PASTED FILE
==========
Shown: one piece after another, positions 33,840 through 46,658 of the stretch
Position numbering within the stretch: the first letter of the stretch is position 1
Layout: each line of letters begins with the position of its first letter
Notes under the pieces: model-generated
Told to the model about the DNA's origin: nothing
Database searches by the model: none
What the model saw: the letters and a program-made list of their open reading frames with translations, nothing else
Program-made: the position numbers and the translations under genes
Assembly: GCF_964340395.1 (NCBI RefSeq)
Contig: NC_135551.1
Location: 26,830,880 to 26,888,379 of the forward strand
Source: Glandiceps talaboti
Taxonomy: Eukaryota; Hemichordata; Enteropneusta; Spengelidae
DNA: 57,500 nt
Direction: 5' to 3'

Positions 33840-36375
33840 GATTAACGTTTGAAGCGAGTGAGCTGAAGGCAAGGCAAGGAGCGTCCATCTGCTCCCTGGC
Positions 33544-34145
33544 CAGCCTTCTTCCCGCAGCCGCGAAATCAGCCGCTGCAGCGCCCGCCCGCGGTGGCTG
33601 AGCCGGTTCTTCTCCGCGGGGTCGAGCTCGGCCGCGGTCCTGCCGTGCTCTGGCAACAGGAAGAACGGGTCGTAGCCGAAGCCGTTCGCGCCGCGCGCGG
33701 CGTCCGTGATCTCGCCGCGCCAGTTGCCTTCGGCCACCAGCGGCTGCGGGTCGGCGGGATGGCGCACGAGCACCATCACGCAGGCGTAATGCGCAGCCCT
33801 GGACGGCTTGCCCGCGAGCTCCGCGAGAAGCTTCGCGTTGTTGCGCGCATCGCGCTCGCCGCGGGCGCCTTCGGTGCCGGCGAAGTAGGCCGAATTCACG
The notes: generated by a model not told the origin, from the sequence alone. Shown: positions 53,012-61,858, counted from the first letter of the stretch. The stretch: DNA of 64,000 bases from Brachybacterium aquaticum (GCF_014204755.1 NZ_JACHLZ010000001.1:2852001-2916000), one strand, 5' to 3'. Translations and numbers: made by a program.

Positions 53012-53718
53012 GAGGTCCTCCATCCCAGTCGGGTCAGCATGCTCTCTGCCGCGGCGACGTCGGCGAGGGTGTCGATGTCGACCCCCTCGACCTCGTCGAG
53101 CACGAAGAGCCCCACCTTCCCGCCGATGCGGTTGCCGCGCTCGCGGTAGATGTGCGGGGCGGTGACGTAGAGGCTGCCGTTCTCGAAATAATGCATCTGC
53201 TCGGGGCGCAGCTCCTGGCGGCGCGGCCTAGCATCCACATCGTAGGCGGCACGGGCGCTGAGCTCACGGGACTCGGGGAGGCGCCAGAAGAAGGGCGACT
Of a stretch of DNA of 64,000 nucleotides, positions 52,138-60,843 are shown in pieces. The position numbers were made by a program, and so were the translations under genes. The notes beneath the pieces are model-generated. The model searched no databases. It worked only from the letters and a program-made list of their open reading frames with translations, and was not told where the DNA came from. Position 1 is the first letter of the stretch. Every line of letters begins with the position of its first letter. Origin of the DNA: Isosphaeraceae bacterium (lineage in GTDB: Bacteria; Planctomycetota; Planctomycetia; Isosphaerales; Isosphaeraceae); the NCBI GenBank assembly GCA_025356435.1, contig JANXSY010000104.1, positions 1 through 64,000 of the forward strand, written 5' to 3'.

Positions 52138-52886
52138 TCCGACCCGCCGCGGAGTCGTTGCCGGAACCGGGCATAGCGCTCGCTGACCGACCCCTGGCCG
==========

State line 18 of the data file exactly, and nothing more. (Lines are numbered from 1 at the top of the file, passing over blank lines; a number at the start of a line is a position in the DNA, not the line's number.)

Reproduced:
Positions 33544-34145